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(05/07/2014, 03:25 AM)mike3 Wrote:
Yes that should read My mistake ^_^
As for your question on the tetration integral not working I hsould mention with its no longer going to approximate tetration. I was just hoping we would still have some nice decay properties, but I guess not.
I'm really stumped on applying this to tetration at the moment. But I feel like theres got to be a way using fractional calculus, I'm just missing it.
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05/11/2014, 04:26 PM
(This post was last modified: 05/11/2014, 04:29 PM by tommy1729.)
(05/03/2014, 01:19 AM)mike3 Wrote: JmsNxn,
I am a little suspicious of this method. In particular, I'm not sure the integral
,
converges.
I totally agree. Although I added a minus sign to it, which I assume was a typo.
So lets think about .
Since the Taylor coefficients of decay EXTREMELY FAST , I consider this as a function that is well approximated by a polynomial for a long time.
( many remainder theorems for Taylor series imply this )
This means the main behaviour of this is like where n increases slowly with x.
This implies that is not bounded by a polynomial and also that = 0 infinitely often.
Therefore the integral diverges.
Even if we consider taking the limit of x going to +oo as the limit of the sequence x_i with = 0.
regards
tommy1729
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If is holomorphic for and then:
When F has singularities we see we pull on a second balancing function such that:
For simple functions like then is very easy to calculate. For more complicated functions like tetration, which no doubt has essential singularities instead of poles, it becomes much more complicated. But the general result on essential singularities is just applying cauchy's residue formula around all the poles of on the function
As in, if where is analytic in a neighbourhood of then:
where carries information about the other poles of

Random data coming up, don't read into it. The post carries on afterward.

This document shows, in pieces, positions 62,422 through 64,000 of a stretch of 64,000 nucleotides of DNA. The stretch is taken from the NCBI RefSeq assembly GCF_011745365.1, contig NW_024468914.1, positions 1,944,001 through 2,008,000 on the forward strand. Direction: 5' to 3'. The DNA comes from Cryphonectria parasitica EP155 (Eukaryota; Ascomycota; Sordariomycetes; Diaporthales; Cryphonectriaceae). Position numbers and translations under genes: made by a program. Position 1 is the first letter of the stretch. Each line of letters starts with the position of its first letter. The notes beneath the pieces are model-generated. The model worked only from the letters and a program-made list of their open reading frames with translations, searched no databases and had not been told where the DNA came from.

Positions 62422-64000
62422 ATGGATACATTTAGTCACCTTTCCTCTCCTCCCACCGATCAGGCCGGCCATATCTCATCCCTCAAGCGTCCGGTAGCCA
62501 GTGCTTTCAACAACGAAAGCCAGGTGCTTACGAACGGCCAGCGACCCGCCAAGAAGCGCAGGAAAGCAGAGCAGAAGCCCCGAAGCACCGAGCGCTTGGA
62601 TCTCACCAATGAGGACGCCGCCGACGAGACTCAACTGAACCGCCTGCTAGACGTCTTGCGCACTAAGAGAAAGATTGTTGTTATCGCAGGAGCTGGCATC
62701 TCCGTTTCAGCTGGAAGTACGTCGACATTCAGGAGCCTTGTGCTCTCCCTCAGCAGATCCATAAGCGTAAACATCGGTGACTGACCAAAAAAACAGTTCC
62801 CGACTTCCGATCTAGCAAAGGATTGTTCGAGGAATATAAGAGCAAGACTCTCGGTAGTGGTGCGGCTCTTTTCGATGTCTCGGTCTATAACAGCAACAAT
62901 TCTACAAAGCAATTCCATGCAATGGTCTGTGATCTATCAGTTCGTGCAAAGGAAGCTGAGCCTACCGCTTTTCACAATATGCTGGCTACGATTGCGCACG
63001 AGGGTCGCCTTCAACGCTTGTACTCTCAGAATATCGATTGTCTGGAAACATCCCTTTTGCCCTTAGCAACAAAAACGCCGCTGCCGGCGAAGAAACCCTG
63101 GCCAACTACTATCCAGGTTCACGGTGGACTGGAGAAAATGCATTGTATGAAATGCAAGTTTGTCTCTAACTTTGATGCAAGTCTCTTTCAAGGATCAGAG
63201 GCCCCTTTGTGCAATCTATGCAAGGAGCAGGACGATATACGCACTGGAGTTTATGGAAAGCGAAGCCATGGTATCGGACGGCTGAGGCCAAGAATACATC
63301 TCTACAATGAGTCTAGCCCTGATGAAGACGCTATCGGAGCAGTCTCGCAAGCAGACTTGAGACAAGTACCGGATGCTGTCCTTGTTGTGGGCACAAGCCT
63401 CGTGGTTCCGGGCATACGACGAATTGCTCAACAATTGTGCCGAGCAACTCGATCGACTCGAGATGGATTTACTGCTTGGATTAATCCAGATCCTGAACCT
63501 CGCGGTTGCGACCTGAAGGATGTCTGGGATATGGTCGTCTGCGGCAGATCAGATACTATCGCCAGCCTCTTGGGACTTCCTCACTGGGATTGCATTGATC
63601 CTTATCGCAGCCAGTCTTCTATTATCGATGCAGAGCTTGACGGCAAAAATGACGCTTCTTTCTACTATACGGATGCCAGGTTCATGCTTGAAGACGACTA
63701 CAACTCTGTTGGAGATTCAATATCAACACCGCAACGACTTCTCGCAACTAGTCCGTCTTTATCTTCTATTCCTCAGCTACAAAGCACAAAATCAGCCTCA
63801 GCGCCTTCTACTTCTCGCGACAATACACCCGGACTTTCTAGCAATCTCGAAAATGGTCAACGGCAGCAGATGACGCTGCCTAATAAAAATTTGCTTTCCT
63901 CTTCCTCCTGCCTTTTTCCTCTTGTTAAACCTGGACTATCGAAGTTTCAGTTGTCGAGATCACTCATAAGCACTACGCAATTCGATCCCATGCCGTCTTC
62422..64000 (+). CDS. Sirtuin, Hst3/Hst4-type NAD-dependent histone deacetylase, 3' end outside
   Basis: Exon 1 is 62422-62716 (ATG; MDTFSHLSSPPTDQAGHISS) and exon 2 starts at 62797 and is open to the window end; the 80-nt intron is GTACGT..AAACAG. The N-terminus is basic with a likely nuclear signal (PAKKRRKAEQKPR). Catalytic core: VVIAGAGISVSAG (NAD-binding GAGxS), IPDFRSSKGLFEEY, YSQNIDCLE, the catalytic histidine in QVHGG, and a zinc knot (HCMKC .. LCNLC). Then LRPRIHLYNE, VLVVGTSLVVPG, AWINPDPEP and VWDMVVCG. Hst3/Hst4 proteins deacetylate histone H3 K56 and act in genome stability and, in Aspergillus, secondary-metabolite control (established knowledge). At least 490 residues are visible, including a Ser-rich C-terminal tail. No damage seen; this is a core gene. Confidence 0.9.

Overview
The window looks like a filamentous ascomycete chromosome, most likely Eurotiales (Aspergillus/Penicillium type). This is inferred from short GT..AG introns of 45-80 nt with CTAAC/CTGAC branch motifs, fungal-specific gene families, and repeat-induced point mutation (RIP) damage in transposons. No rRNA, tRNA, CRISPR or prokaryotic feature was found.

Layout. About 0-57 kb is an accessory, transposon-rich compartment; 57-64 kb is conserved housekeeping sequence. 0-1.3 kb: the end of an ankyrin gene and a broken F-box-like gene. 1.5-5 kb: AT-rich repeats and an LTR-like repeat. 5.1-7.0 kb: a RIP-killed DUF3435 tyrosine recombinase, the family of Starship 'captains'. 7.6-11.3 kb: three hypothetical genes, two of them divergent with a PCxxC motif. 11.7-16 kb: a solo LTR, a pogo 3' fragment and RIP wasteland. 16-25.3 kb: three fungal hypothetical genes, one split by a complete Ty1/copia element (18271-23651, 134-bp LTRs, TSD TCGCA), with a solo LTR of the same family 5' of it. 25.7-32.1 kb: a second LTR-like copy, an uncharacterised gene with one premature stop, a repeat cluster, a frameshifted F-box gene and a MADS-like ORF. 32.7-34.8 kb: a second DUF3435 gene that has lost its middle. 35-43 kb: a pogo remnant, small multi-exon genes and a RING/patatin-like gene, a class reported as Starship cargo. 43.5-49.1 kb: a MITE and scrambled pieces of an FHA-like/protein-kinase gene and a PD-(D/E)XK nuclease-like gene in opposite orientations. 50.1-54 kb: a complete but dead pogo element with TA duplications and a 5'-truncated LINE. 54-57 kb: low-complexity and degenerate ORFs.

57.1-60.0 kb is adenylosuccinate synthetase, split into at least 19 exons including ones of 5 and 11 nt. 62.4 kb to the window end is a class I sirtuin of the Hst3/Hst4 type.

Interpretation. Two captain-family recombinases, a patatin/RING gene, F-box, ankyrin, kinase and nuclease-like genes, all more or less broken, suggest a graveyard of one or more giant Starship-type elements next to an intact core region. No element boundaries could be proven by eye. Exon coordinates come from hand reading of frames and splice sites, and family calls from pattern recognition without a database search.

I haven't looked into much of how these balancing functions behave. I'm more familiar with just working with entire and entire . I wish I could help you more on this but I feel discouraged looking at tetration. I think my iteration method might be restricted to simpler functions that don't behave quite as eraddictly.
And on a different note. I've successfully shown that, if is holomorphic in the strip and satisfies the bounds for . Then for and I can calculate:
where it satisfies the composition rule and interpolates the iterated continuum sum at natural values. Pcha!! Holomorphic in z and s. Pcha!
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05/11/2014, 04:52 PM
(This post was last modified: 05/11/2014, 05:08 PM by tommy1729.)
(05/11/2014, 04:30 PM)JmsNxn Wrote: (05/11/2014, 04:26 PM)tommy1729 Wrote: I totally agree. Although I added a minus sign to it, which I assume was a typo.
So lets think about .
Since the Taylor coefficients of decay EXTREMELY FAST , I consider this as a function that is well approximated by a polynomial for a long time.
( many remainder theorems for Taylor series imply this )
This means the main behaviour of this is like where n increases slowly with x.
This implies that is not bounded by a polynomial and also that = 0 infinitely often.
Therefore the integral diverges.
Even if we consider taking the limit of x going to +oo as the limit of the sequence x_i with = 0.
regards
tommy1729
yes yes, I'm quite aware it diverges. That's only another trick we need to come up with to handle that. I have a few but I need to look deeper into the laplace transform.
I assumed you were aware of it. But some readers might not have been convinced.